“Have dry erase marker; will travel”.

*As usual, all names have been changed to preserve identities and schools.

I must be doing something right.

At one high school I frequent as a sub, there is the kid named Timothy, who one day last fall asked me for fifty-cents to get a cup of hot cocoa at a school club fundraising event. I gave it to him, and the rest of that day as well as other subsequent visits, he was always well behaved and respectful.

Back at his school a few months later, I was there on the day of another hot cocoa fund raiser. I asked Tim is he was going to get one, remembering how he seemed to really enjoy the one he asked for change to buy. “Na, I ain’t got any money today, Mr. Lucker”. I dug out two quarters. “Here – go get one during lunch”. “Wow” was his dumfounded response. “Thanks, Mr. Lucker”.

I have been to his school multiple times since. He has never again asked me for anything, he always behaves in my classroom, always greets me cheerfully, and with respect. He still doesn’t do any work, but I think for the sum total of one-dollar and a few minutes time, I’ve given him…something.

I know this because another teacher I was speaking with one day saw Timothy pass by and say “Hey, Mr. Lucker”. The teacher looked surprised. “Wow, that’s really something. I was talking to him once and he mentioned you. He respects you. He’s a nice kid, but he really doesn’t trust many people. It’s interesting that he is okay with you – especially you being a sub”.

Maybe that’s the key – being a sub and only there once in a while. It might be a different story if I was there day in, day out. Or not. Who knows? You take the little victories where you get ‘em.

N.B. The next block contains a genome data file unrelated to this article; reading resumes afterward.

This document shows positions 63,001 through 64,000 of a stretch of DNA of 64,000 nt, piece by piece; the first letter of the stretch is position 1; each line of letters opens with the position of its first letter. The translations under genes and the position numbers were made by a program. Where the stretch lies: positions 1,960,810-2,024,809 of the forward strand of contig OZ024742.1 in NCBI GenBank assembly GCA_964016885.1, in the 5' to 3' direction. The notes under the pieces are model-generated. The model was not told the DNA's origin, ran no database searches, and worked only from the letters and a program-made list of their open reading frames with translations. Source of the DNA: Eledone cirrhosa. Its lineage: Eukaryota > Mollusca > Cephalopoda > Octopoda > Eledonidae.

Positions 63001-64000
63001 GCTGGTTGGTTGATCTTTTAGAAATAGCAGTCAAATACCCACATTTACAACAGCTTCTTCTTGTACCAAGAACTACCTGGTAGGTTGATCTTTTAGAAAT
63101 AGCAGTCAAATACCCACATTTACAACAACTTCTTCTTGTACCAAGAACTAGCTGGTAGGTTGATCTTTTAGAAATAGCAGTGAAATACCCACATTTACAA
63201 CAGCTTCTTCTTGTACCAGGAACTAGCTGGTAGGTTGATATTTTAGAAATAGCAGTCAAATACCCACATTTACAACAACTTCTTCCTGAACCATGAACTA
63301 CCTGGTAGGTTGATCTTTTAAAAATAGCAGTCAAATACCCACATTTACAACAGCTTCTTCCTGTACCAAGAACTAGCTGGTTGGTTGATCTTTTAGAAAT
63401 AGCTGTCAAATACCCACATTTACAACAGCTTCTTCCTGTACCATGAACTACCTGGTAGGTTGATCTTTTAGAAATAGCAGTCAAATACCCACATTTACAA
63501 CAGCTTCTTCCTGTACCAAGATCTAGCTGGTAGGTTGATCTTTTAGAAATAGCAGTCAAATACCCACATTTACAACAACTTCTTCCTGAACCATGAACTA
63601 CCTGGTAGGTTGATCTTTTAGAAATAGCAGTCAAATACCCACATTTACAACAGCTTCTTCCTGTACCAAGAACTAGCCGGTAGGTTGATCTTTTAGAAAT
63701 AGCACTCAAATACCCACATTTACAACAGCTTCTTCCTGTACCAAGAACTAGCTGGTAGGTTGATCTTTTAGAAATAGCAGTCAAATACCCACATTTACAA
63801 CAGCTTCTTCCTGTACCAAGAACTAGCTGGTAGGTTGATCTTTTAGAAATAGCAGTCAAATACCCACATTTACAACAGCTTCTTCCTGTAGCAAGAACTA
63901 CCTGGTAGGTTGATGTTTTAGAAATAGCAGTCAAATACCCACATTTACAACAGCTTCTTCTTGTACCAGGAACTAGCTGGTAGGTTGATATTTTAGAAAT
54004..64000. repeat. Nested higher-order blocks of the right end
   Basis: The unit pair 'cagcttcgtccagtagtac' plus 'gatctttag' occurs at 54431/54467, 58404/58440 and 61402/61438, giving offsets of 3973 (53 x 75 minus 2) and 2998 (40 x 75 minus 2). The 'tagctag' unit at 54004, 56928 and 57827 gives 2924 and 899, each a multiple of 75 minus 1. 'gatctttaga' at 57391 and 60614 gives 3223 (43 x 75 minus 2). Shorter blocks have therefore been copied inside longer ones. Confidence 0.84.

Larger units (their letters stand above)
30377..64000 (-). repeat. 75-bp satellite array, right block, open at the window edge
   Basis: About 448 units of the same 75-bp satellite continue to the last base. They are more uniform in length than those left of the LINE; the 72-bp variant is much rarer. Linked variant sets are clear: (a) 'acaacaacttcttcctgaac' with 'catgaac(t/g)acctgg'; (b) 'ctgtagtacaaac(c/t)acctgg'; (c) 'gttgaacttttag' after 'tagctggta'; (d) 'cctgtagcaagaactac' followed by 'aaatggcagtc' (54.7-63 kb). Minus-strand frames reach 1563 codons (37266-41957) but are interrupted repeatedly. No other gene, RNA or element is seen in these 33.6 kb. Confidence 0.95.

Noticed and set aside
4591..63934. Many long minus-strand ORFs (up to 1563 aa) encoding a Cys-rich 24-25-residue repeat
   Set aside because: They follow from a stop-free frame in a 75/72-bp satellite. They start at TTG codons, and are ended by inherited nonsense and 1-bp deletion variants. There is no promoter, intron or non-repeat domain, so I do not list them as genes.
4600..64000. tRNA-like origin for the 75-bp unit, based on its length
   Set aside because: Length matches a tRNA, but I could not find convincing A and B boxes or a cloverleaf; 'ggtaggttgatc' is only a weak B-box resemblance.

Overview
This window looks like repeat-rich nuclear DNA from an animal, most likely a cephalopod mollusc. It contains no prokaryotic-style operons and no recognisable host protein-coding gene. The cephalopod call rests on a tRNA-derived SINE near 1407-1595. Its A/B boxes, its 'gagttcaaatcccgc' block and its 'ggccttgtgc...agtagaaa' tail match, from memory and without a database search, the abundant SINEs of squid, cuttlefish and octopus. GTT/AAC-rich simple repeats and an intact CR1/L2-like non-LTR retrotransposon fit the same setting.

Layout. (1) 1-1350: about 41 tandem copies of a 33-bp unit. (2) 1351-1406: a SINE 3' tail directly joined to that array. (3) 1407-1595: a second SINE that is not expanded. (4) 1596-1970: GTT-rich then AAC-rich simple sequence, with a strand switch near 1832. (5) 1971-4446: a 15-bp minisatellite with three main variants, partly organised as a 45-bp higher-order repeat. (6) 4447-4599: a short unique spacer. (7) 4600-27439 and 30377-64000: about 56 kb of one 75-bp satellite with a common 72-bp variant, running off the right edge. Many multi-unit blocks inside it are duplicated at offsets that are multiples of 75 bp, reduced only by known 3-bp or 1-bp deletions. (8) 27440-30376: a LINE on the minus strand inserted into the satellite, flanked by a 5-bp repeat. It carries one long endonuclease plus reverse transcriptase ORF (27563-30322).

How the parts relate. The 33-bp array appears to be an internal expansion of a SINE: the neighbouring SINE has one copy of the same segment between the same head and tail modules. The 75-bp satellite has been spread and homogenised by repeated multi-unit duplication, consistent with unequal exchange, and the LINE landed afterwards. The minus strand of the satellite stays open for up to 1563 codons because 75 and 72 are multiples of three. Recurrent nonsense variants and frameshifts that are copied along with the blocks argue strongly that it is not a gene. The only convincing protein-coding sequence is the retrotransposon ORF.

Tatiana is a student at a charter school I have made numerous appearances at. She is like a lot of the young women I deal with regularly; bright, inquisitive, puts the pieces together in her mind better than most, but cannot seem to get it together enough to actually do any of the work. She is one of those choice-steak students; her work is rare – but well done when she actually does it. She has the same incredulity every time I come to her school: “Mr. Lucker…WHY do you keep coming back here”? !

Her exasperation simply confirms a theory a teacher at another school has given me about why some students react to me the way they do. This woman is fiftyish, a veteran of many years in the classroom. She thinks that kids have such a visceral reaction to me (positively or negatively) simply because I do, indeed, keep coming back. She said “You have to remember, most of these kids have all sorts of people in their lives – mostly fathers –who leave, then don’t ever come back. The fact that you show up, leave, then come back says something to these kids. They don’t know that, or couldn’t explain it, but that’s why I think you get them so riled up every time you come back.”

“By the way” she added with a smile “that’s all good, Mr. Lucker”.

Oh – and Tatiana, while never completing a lick of work for me, and expressing constant bewilderment at my presence, always engages me in some sort of off-the-wall, but well thought out conversation about something in her life. She is loking for answers, I think. Or she is simply trying to distract me and waste time.

We’ll go with the former over the latter.

A teacher that I worked with all of last year said much the same things after I had been transferred from the eighth grade into the fifth just a month into the school year. The fifth graders had gone through four subs as English teachers at that point. As warm-body-number-five, they made no bones about the fact they doubted I would be there very long, both in their words and their actions. It was no surprise to my colleague Karen that the kids would feel that way, but even she was impressed when I relayed some of their blunt comments when I talked about getting fifth grade on track, as I would be there for the rest of the year:

“Yeah, right. I don’t believe that. You’ll be gone in a week”. (This was originally stated on my first day in homeroom class by one of the boys, subsequently reiterated numerous times by others).

“Uh-uh. Sure you will. Riiiiiiight”. (One of the girls in my homeroom class said that as her mantra the first two weeks I was in the room).

The list goes on. Karen was not surprised that they were so blunt about it, but that they could actually verbalize it – TO ME. She predicted that once the light bulb came on and they realized that I was sticking around, they would really take to me. “I figure that anyway, but with them actually saying it the way they are, they will be real good for you after a while”.